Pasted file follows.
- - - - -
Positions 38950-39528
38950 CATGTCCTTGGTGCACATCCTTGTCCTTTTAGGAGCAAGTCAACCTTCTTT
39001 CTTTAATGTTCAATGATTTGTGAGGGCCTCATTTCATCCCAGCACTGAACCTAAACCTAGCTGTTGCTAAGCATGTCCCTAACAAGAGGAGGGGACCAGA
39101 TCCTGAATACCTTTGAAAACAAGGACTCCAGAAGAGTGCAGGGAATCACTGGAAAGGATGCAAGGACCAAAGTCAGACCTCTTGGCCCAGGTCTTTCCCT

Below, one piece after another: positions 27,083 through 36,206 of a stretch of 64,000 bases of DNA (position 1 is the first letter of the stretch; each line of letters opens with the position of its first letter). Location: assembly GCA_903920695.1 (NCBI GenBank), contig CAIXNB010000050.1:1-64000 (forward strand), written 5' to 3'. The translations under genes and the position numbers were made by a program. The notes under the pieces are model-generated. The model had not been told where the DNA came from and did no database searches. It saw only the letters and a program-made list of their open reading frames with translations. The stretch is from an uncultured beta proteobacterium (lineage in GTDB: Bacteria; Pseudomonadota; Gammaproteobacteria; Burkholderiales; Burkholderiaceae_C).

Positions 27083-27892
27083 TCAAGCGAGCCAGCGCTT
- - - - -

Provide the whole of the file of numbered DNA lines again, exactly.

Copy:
Positions 38950-39528
38950 CATGTCCTTGGTGCACATCCTTGTCCTTTTAGGAGCAAGTCAACCTTCTTT
39001 CTTTAATGTTCAATGATTTGTGAGGGCCTCATTTCATCCCAGCACTGAACCTAAACCTAGCTGTTGCTAAGCATGTCCCTAACAAGAGGAGGGGACCAGA
39101 TCCTGAATACCTTTGAAAACAAGGACTCCAGAAGAGTGCAGGGAATCACTGGAAAGGATGCAAGGACCAAAGTCAGACCTCTTGGCCCAGGTCTTTCCCT

Below, one piece after another: positions 27,083 through 36,206 of a stretch of 64,000 bases of DNA (position 1 is the first letter of the stretch; each line of letters opens with the position of its first letter). Location: assembly GCA_903920695.1 (NCBI GenBank), contig CAIXNB010000050.1:1-64000 (forward strand), written 5' to 3'. The translations under genes and the position numbers were made by a program. The notes under the pieces are model-generated. The model had not been told where the DNA came from and did no database searches. It saw only the letters and a program-made list of their open reading frames with translations. The stretch is from an uncultured beta proteobacterium (lineage in GTDB: Bacteria; Pseudomonadota; Gammaproteobacteria; Burkholderiales; Burkholderiaceae_C).

Positions 27083-27892
27083 TCAAGCGAGCCAGCGCTT